The rule-in performance of the ESC 0/1 hour algorithm was also evaluated. The Roche hs-cTnT assay ruled in 18% of patients with a positive predictive value (PPV) of 51% (95% CI 31% to 71%), whereas the Siemens hs-cTnI assay ruled in 14% of patients with a PPV of 73% (95% CI 69% to 77%). As only two studies evaluated the performance of the Abbott hs-cTnI for rule in, no meta-estimates were obtained.
Notably, the proportion of patients triaged towards the observation zone differed markedly across cohorts, from 22.4% (TRAPID Cohort; Roche hs-cTnT) to 37.1% (HIGH-US Cohort; Siemens hs-cTnI). Patients in this category were at high risk of adverse outcomes. In a secondary analysis evaluating the future risk of MACE or death, at 30 days, the pooled event rate for patients in the observation zone was equivalent to the event rate in the rule-out population at 1 year (event rate 0.7%, 95% CI 0.3% to 1.2% in the observation group at 30 days vs event rate 0.8%, 95% CI 0.6% to 1.0%). Furthermore, at 1 year, the event rate in patients within the observation zone was equivalent to those who were ruled in with a high probability of myocardial infarction (event rate 8.1%, 95% CI 6.1% to 10.4% in the observation group vs 10%, 95% CI 7.8% to 12.4% in the rule-in group).
This analysis provides important insights into the performance of the ESC 0/1 hour algorithm across different healthcare settings. There are several strengths. The authors conducted a systematic review and included only prospective cohort studies in patients presenting to the emergency department with suspected acute coronary syndrome, where high-sensitivity cardiac troponin concentrations were measured using a commercially available assay, and the diagnosis of myocardial infarction was adjudicated according to the Universal Definition. The prevalence of myocardial infarction varied from 2% (Parkland, USA) to 32% (Beijing, China). Where multiple publications emerged from the same cohorts, the authors included the study with the largest sample size or most complete dataset.
As with all meta-analyses there are some limitations. First, studies did not use identical criteria for recruitment, with some cohorts excluding patients with missing 1 hour samples, or those with comorbidity such as end-stage renal failure. Second, some cohorts evaluated the ESC 0/1 hour algorithm against an outcome including a diagnosis of type 2 myocardial infarction. Type 2 myocardial infarction occurs in the context of another acute illness where there is myocardial oxygen supply or demand imbalance. These patients are by definition unwell and require hospitalisation for assessment and treatment, and in clinical practice are not considered for discharge. Pathways such as the ESC algorithm were not intended for this purpose. Third, the authors did not have access to individual patient-level data, and while the ESC guidelines state this algorithm should only be applied in patients without myocardial ischaemia on the ECG, all cohorts did not necessarily apply these criteria, and this may have adversely affected performance. Fourth, the authors included patients within the original ESC 0/1 hour algorithm derivation cohorts in some analyses. They attempted to mitigate for this by conducting a sensitivity analysis with these cohorts excluded, and diagnostic performance was similar to overall estimates. Finally, all patients included in this meta-analysis were recruited as part of observational cohort studies, where management was not guided by the ESC 0/1 hour algorithm, and individual management decisions may have influenced patient outcomes.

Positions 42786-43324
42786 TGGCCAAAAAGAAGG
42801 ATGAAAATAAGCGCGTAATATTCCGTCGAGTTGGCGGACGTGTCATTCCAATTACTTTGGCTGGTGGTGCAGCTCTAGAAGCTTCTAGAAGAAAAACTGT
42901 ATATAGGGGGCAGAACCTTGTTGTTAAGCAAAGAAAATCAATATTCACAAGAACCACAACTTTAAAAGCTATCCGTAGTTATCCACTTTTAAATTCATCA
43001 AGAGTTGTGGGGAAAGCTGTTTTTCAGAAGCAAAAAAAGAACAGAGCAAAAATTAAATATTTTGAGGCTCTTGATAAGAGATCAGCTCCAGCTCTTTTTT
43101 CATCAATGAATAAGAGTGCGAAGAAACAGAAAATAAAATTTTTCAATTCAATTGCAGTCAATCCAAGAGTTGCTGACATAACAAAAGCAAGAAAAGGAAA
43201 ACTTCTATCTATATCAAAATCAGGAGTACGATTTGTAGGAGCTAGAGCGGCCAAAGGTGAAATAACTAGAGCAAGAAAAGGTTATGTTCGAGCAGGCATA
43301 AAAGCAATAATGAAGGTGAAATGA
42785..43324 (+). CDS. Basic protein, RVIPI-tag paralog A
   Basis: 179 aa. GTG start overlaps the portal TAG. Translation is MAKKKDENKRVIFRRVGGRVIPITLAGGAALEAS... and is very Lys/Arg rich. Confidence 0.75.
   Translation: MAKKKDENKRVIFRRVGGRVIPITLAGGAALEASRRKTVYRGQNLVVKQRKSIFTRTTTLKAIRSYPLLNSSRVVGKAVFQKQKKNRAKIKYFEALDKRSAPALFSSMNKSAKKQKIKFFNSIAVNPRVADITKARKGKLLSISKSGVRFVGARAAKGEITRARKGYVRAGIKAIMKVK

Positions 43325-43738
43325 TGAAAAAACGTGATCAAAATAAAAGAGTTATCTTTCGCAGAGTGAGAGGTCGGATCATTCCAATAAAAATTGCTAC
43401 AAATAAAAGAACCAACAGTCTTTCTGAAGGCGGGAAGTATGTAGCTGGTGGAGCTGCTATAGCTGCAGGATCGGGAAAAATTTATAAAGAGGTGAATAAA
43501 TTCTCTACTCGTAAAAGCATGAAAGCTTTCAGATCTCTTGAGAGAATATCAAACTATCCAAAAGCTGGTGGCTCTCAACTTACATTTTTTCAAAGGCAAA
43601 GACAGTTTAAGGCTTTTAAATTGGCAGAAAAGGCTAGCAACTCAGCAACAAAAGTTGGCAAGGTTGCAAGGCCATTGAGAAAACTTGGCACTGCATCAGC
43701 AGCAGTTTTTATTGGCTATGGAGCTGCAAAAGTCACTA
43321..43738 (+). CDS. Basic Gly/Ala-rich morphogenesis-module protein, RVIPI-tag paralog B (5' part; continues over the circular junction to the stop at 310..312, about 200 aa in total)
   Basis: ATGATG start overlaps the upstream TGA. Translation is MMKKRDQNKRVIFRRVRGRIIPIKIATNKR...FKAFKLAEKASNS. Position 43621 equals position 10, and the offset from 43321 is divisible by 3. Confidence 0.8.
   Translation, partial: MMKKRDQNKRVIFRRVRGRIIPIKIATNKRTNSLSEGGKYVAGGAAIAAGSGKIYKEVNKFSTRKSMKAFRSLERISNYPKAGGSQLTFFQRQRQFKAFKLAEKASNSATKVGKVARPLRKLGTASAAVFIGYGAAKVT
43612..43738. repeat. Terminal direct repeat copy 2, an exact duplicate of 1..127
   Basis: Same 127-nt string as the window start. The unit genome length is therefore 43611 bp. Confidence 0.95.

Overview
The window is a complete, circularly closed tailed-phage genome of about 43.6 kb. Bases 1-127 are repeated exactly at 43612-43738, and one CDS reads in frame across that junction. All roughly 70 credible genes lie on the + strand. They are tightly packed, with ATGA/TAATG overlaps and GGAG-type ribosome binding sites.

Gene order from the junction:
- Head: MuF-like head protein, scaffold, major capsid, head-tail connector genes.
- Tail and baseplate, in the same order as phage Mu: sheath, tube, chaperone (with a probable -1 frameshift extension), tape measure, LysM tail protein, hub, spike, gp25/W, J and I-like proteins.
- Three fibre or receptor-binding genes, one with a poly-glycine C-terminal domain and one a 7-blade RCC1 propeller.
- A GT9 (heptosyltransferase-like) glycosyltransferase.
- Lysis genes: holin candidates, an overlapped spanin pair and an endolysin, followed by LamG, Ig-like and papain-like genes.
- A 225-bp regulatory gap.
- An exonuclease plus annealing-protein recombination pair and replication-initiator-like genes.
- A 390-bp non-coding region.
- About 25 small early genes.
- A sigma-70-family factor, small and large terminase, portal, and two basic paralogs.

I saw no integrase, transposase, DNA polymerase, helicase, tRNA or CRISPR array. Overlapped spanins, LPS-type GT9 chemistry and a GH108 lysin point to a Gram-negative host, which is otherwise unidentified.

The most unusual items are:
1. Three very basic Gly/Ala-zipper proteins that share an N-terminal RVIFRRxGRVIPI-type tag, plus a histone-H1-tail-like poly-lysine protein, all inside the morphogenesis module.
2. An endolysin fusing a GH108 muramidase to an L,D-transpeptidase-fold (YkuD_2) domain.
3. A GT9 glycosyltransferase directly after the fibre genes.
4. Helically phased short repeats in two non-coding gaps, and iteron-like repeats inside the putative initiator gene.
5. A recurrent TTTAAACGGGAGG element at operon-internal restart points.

Overall, the authors conclude that the ESC 0/1 hour algorithm may not have the required diagnostic performance if a sensitivity of 99% is mandated, but is this truly required in practice? Very few tests in clinical practice have achieved such a goal. There are strengths and limitations of using either sensitivity or NPV as the primary safety metric, but in the majority of cohorts, the ESC 0/1 hour algorithim performed very well. Study-specific factors may well have influenced the performance observed in the two cohorts which were outliers (Barcelona cohort; sensitivity 88%, 95% CI 68.8% to 97.5%, NPV 96.9%, 95% CI 91.2% to 99.4%; Beijing cohort; sensitivity 92.3%, 95% CI 84.8% to 96.9%, NPV 91.3%, 95% CI 82.8% to 96.4%).